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‘#MeToo’ pushes social change in Korea

The phrase “#metoo” was born Oct. 17, 2017, in a now-viral tweet by actress Alyssa Milano. In the tweet, Milano encourages other women to use the hashtag as a vehicle to voice their own stories of sexual harassment and persecution. As we approach nearly a year since the “#metoo” origin, the slogan has left fallout not only in the U.S. but on a global scale as well.

Across oceans and continents stands the divided peninsula of Korea. While most Americans tend to keep their thoughts fixated on the northern half, South Korea is where anyone with an interest in women’s rights should focus. South Korea is often thought of as a mirror of the U.S. It’s a country that after decades of colonialization and poverty, picked itself up by its bootstraps and built one of the world’s largest economies.

Despite South Korea’s innovative and futuristic approach to its entertainment and business, it currently holds the record for having the widest gender wage gap among all 28 OCED countries. As of their 2018 report, Korean women make 40 percent less than their male counterparts.

This means for every $100 a man makes doing the same work for the same time, a woman is only paid $61. While you’d think this deficit might make up for a reasonable amount of anger that has been brewing in South Korea’s women lately, you’d be wrong.

In January 2018, an interview with a woman named Seo Ji-Hyun was aired on JTBC Newsroom, one of the largest newscasts in South Korea. In this interview, Seo Ji-Hyun, who worked as a public prosecutor, accused former South Korean Ministry of Justice’s senior prosecutor, Ahn Tae-geun, of inappropriate groping at a funeral in 2010. When she reported this incident to her boss, she was subsequently condemned for work in her past and transferred to a junior position in a remote village.

This story stirred up women because, in Korean society, prosecutors are considered to be the elite, upper-class. So, if something as disgusting as this could happen to her, then what did it mean for the rest of the over 24 million women in South Korea?

Just as Seo Ji-Hyun claims she was inspired by the western “#metoo” movement to speak her truth, other women saw Seo Ji-Hyun as inspiration and began to come out with their own horror stories. And like we’ve seen in America, the more women raise their voices, the more men fall.

Over the past year, a possible presidential hopeful, Governor Ahn Hee-jung, resigned after he was accused of raping his secretary; Ko Un, a famous poet, and likely future Nobel Prize winner, has had all of his works removed from South Korean textbooks since he was outed for sexually harassing up-and-coming female writers; finally, director Kim Ki-duk, a former winner of the Golden Lion prize at the Venice Film Festival, has been halted from releasing his latest feature due to recent allegations of attempted rape from actresses.

On May 19, about 12,000 women took to central Seoul to hold the first Women March for Justice rally. Then, on June 9th, around 22,000 came out to hold signs reading, “#metoo” and “My Life Isn’t Your Porn.” This is in reference to the recent epidemic of spycam porn that has been terrorizing South Korean women.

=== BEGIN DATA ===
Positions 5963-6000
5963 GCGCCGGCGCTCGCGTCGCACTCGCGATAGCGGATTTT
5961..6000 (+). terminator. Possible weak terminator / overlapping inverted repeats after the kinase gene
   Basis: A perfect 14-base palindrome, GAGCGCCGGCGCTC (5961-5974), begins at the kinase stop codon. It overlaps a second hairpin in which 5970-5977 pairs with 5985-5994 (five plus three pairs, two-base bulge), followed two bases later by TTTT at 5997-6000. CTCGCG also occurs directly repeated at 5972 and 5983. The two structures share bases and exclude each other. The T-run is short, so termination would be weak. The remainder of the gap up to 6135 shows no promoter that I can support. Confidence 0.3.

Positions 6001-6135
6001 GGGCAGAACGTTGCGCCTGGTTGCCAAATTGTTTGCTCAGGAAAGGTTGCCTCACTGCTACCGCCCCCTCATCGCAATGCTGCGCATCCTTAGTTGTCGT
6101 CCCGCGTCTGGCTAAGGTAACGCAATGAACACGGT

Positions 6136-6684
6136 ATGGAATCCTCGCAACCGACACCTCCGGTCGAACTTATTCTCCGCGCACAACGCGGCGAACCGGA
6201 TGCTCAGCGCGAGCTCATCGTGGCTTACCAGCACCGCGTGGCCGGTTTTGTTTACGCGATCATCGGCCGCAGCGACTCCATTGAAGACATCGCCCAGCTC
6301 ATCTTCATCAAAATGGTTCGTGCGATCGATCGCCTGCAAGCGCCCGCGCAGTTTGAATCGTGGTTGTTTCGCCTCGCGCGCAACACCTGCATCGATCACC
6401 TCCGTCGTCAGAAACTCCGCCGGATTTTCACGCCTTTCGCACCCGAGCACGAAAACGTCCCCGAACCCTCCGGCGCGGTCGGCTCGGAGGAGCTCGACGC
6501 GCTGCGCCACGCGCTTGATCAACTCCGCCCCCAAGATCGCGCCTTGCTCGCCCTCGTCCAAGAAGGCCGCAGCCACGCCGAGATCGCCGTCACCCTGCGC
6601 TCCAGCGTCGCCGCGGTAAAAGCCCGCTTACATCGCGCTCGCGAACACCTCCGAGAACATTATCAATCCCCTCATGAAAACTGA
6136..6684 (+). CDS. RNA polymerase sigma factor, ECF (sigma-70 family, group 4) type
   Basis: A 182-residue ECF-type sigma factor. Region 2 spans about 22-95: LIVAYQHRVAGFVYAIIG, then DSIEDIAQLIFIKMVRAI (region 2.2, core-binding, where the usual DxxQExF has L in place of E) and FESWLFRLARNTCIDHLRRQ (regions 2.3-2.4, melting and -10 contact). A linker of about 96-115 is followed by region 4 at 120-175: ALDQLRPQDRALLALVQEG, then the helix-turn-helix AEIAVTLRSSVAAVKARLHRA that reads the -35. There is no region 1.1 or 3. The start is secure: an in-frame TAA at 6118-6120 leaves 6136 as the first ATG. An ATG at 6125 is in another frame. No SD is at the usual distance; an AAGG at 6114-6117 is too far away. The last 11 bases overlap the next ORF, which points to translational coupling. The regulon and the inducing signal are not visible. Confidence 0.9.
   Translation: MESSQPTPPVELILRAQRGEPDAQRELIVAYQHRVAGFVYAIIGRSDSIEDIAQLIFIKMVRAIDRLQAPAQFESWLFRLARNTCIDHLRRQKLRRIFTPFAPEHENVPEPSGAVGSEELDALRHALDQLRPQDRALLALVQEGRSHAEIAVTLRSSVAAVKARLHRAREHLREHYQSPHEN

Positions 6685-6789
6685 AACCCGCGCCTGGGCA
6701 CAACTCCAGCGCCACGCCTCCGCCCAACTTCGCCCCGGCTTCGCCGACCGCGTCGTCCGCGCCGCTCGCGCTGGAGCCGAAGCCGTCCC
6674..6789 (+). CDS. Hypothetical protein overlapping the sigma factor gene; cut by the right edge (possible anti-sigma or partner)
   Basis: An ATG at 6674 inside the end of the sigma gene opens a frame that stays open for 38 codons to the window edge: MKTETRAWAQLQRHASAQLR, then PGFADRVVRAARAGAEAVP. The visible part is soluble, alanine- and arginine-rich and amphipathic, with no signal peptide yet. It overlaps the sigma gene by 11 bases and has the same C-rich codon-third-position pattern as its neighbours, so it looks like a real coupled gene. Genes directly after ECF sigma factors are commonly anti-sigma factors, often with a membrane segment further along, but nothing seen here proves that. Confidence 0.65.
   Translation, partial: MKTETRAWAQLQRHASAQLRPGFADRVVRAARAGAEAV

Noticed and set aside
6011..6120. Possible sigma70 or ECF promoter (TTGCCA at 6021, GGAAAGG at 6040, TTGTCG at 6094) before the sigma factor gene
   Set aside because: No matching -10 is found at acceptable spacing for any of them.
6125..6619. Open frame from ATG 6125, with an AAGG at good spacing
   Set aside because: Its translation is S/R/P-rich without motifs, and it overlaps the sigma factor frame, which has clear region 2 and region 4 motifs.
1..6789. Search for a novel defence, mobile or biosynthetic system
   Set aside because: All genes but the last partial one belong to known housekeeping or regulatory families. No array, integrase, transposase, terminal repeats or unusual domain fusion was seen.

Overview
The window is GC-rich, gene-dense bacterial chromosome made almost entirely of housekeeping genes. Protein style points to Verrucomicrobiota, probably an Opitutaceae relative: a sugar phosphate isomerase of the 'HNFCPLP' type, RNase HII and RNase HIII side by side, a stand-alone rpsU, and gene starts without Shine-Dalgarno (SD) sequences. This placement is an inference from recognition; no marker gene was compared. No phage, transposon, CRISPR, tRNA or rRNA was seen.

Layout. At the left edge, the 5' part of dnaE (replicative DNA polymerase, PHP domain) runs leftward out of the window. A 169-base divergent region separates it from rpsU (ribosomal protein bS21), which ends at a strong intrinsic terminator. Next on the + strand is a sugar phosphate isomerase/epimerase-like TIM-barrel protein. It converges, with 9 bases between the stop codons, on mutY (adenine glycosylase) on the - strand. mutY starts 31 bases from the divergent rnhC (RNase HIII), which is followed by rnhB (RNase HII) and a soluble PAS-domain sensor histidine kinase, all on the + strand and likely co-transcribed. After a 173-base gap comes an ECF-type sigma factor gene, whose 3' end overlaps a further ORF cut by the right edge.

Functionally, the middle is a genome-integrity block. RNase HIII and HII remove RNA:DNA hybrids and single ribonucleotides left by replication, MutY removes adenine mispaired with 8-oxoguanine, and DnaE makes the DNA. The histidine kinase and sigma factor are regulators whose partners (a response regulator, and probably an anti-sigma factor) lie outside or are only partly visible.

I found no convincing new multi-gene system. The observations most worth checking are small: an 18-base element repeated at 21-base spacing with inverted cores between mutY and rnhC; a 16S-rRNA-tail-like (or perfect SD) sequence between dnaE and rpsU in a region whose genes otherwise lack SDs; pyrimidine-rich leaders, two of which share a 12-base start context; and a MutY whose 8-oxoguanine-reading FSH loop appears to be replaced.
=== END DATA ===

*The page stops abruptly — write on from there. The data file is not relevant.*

Better known as “molka,” spycam porn can happen anywhere from bathrooms to buses. The cameras are built to appear as everyday objects such as pens but instead of writing, they take illicit photos of unsuspecting women. It was found by The Korean National Police Agency that an average of 18 cases of “molka” was reported each day, with 98 percent of the perpetrators being men. As these number of cases rise, so does the suicide rate of women who feel they have no other option after being humiliated in these videos.

This is stated as the main cause by the leaders of the Women March for Justice rallies, which has become a monthly event in Seoul. As they told “The Telegraph,” “Women have come out onto the streets to survive and to guarantee their own the right to life. We don’t want any more deaths.”

South Korea is still a largely patriarchal and conservative society, where women at such protests must fully cover their faces to protect themselves from men taking photos, posting them online, and trying to ruin the women’s lives or even worse, get them attacked. Recently, a hugely popular K-Pop star from the girl group “Red Velvet” named Irene shared at a fan meeting she was reading “Kim Ji Young, Born 1982,” a book known to be a “feminist novel.”

Irene’s statement set off her hundreds of male fans, leading them to burn her photos and start petitions online calling for her to be removed from the group. This is just one such case of female Korean celebrities being bashed and disgraced for supporting feminism.

While these stories might seem far-away and distant to us in the West, they may be more relevant than ever. In our current political times, it is important to remember that America sets the tone, especially on topics like human rights and feminism.

The more we tell women that their stories deserve to be heard and give them a platform to speak, the more normal this becomes around the world. When we tear them down and call them liars without due process, we let down the billions of women who look to us for hope.

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